Ah, springtime. The time of year that people eagerly await all year long, pining for the smell of freshly cut grass, hotdogs and popcorn. Yes, ladies and gentleman, spring is here, and that means baseball season is upon us once again. It also means that this year’s lineup of virtual baseball games is here as well, and first at bat is All-Star Baseball 2005, brought to you by Acclaim.
All-Star Baseball 2005 gives you myriad options to customize your gaming experience, starting with the four possible batting interfaces, each of which is suited to a different skill level. The options are timing, zone, 2D cursor and 3D cursor, the latter of which allows you the most control over your swings. When you select the 3D cursor interface, an icon appears above the plate. Using a combination of both thumbsticks, you can move the cursor up, down, left and right to adjust for the pitch. This is true for the 2D cursor as well, although mastering the 3D icon lets you control the angle of the bat to direct the ball to right or left field. It also lets you determine the height you want the hit to travel. For example, if you want to hit a sacrifice fly to left field, you would angle the cursor left and up.
Another interesting feature of the batting system is the Pitch/Location Guess used in conjunction with both the 2D and 3D batting interfaces. As your player steps up to the plate, you have the choice to guess which type of pitch you think will be thrown, as well as its location in the strike zone. If you think that the pitcher is going to throw a curve high and outside, you press the corresponding buttons. A correct guess increases the size of your batting icon, while a wrong one decreases your icon. This scenario works best if you are either ahead in the count, or if the pitcher only has two or three different pitches he can throw.
The pitching system also works well, allowing a pitcher up to five different pitches. As is standard with baseball games, you start by choosing your pitch, then must decide to either pick off any leading runners or pitch out before you actually throw your pitch. You can move your cursor around to where you want to place the pitch, but if you get too far outside the strike zone, the controller will shake uncontrollably.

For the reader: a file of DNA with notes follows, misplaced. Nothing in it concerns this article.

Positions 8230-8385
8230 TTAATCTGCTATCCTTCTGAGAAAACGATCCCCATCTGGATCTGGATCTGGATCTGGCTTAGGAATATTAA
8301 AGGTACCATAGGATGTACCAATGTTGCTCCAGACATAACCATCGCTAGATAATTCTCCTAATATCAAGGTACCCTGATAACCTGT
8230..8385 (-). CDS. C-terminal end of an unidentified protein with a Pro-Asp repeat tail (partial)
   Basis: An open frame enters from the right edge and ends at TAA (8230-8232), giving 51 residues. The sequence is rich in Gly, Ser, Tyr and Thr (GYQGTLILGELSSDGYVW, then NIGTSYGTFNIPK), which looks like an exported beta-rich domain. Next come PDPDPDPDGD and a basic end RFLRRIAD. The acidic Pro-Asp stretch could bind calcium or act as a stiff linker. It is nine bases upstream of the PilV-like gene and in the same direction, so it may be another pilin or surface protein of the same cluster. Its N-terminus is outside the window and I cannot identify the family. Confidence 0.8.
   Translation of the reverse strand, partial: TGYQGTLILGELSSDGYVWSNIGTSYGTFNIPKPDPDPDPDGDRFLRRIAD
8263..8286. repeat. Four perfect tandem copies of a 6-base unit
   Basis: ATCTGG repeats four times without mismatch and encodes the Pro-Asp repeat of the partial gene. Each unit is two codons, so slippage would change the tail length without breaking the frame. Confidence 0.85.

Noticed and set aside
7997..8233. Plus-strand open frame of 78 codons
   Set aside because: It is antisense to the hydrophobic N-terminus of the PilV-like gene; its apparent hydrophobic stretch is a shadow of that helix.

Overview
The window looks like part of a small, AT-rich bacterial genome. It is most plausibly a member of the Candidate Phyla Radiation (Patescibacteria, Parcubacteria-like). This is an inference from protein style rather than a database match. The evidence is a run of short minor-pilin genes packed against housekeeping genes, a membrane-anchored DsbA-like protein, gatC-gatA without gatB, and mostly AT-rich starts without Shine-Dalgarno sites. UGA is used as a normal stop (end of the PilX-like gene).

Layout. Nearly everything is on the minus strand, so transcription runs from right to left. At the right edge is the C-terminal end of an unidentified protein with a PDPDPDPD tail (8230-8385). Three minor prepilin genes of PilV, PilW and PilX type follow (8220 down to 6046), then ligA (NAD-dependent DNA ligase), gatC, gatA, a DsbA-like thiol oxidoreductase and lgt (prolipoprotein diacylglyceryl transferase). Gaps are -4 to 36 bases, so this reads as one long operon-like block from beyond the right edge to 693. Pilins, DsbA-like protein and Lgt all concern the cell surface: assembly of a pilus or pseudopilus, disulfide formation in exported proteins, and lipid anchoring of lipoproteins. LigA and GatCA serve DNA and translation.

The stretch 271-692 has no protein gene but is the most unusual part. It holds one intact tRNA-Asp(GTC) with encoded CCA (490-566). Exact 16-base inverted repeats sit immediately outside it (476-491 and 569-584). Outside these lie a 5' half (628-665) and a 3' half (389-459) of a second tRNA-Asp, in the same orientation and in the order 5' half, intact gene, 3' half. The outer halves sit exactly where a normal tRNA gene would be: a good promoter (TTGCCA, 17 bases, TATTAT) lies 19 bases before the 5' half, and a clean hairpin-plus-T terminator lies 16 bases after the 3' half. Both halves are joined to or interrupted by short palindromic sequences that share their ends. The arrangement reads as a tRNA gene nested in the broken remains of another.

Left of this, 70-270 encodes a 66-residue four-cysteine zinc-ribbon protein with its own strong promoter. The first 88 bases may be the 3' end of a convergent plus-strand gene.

In a single-player game and in Xbox Live multiplayer games this isn’t much of an issue. But the minute you play with someone else in the room, you might as well give up ever trying to bait someone into a pitch. If your controller’s a-rocking, their swing will definitely not come a-knocking.
A new addition to this year’s version of ASB is the Fielder Cam. This allows you to see the action from the fielder’s perspective, so when the ball is hit, you can actually swing the camera around to face the infield, making it easier to make the player face the ball and make the play.
There are plenty of different modes to keep you occupied for quite some time, including an in-depth franchise mode and an expansion mode that allows you start your own team. When you start an expansion team, you can choose your city, stadium, mascot and jerseys, and you can also participate in an expansion draft. Other interesting bonus features are the trivia game, homerun derby and the “This Week In Baseball Challenge.” This Challenge puts players in the middle of one of baseball’s pivotal moments from last season to either relive the glory or change history. We’ve seen this type of feature in previous baseball games, but we never get tired of it and are happy to see it implemented in All-Star Baseball 2005.